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When you actively give yourself feedback and actively seek it from others as well, your performance, results, and confidence will grow, and who doesn’t want those things?
Journaling is a good way of keeping record of your feedback sessions and monitor progress.
You can also read more about self reflection.
Self-Feedback requires no one but yourself. It is not meant to replace feedback you receive from others. The idea is to regularly review your progress and adjust your efforts and strategy on an ongoing basis.
Here is a four-step process to help you do it.
Feedback provides an opportunity to gain insights about a person's personal and professional actions.
Without feedback, we will move in the same direction without realizing our shortcomings. With feedback, we can incorporate outside suggestions and improve accordingly.
... is not the best thing to happen at work. It normally leads to a racing mind, emotional discomfort and increased blood pressure.
We may try to defend ourselves, or brush aside the feedback. We can also be stuck in a loop of negative thoughts.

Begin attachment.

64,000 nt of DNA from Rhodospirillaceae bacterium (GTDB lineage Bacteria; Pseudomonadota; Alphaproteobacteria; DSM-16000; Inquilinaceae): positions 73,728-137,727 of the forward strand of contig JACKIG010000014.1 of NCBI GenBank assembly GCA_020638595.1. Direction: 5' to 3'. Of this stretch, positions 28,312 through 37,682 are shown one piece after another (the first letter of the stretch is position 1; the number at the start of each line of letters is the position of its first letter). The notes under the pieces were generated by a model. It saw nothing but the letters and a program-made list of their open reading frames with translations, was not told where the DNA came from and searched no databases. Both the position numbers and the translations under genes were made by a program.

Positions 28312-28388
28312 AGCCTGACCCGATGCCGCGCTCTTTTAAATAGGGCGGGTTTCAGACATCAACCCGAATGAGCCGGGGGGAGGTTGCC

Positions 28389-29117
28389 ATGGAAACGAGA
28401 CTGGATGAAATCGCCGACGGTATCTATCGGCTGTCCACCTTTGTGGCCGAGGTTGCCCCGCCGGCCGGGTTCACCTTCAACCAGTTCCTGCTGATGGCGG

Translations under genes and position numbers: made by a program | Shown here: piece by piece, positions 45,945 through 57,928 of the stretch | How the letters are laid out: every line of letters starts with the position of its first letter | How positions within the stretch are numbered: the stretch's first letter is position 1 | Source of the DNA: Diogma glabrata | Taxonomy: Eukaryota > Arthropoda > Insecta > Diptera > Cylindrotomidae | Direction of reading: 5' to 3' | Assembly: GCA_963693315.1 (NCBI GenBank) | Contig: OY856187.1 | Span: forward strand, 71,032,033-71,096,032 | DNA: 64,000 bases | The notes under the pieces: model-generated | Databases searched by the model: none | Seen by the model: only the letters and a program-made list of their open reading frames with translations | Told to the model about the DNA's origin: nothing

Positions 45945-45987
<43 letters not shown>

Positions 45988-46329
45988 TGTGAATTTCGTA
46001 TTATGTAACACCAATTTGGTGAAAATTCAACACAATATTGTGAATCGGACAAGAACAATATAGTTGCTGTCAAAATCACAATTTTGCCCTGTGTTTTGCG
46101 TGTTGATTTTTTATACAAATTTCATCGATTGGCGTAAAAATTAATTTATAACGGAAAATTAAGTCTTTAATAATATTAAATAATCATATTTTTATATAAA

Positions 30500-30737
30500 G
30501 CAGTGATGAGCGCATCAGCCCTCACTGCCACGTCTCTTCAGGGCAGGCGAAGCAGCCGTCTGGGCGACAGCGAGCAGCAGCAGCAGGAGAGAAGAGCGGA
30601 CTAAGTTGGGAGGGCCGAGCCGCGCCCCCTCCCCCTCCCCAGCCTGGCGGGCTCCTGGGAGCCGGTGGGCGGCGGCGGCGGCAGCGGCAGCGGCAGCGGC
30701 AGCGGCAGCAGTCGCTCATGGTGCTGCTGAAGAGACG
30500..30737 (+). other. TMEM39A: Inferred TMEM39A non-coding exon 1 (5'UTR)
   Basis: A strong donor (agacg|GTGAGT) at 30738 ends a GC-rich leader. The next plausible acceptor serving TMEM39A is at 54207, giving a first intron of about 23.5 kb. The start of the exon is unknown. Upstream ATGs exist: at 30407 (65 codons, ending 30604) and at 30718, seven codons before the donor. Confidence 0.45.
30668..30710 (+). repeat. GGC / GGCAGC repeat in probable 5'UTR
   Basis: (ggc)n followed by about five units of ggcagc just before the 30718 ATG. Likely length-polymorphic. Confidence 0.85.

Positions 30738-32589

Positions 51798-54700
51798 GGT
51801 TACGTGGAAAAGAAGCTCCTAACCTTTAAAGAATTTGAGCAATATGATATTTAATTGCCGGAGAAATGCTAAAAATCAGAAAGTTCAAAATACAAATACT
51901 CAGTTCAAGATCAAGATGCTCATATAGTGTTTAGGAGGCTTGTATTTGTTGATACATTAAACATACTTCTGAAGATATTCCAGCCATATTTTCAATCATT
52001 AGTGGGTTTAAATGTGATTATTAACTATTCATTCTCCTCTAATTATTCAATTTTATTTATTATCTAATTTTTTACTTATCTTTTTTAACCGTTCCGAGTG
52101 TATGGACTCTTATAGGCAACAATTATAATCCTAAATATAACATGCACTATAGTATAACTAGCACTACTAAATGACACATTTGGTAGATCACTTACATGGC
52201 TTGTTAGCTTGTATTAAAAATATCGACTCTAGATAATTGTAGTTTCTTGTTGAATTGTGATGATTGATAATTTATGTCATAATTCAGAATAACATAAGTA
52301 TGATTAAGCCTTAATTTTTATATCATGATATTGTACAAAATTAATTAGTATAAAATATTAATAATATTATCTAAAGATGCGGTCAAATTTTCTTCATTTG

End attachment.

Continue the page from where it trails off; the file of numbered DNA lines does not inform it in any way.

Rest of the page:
The good news is that self-doubt, odd as it may sound, is actually a secret weapon for blooming. When properly managed, it can help combat complacency and improve our preparation and performance. It drives us to question results, experiment with new strategies, and be open to alternate ways to solve problems — tactics that correlate with late bloomer strengths such as curiosity and resilience. But self-doubt isn’t only a performance enhancer; it’s also a recipe for being a wiser leader, teacher, parent and friend, because coming to terms with it makes us more compassionate and gives us greater insight into ourselves and others. The problem is that many people deal with self-doubt by sabotaging our chances of success.
To bloom, we must learn not to fear self-doubt but to embrace it as a naturally occurring opportunity for growth and improvement. The key to harnessing self-doubt starts at the very core of our individual beliefs about ourselves, with what psychologists call “self-efficacy.” And understanding self-efficacy begins with Albert Bandura.
We can improve self-efficacy through something we already do: Talk. We all talk ourselves through situations, good and bad. It’s our inner cheerleader — or our inner critic. Psychologists and researchers call this voice “self-talk.” Self-talk shapes our relationships with ourselves, allowing us to try to see things more objectively. Objectivity can be enormously beneficial for late bloomers, helping us overcome the negative cultural messages we receive from family, friends and society.
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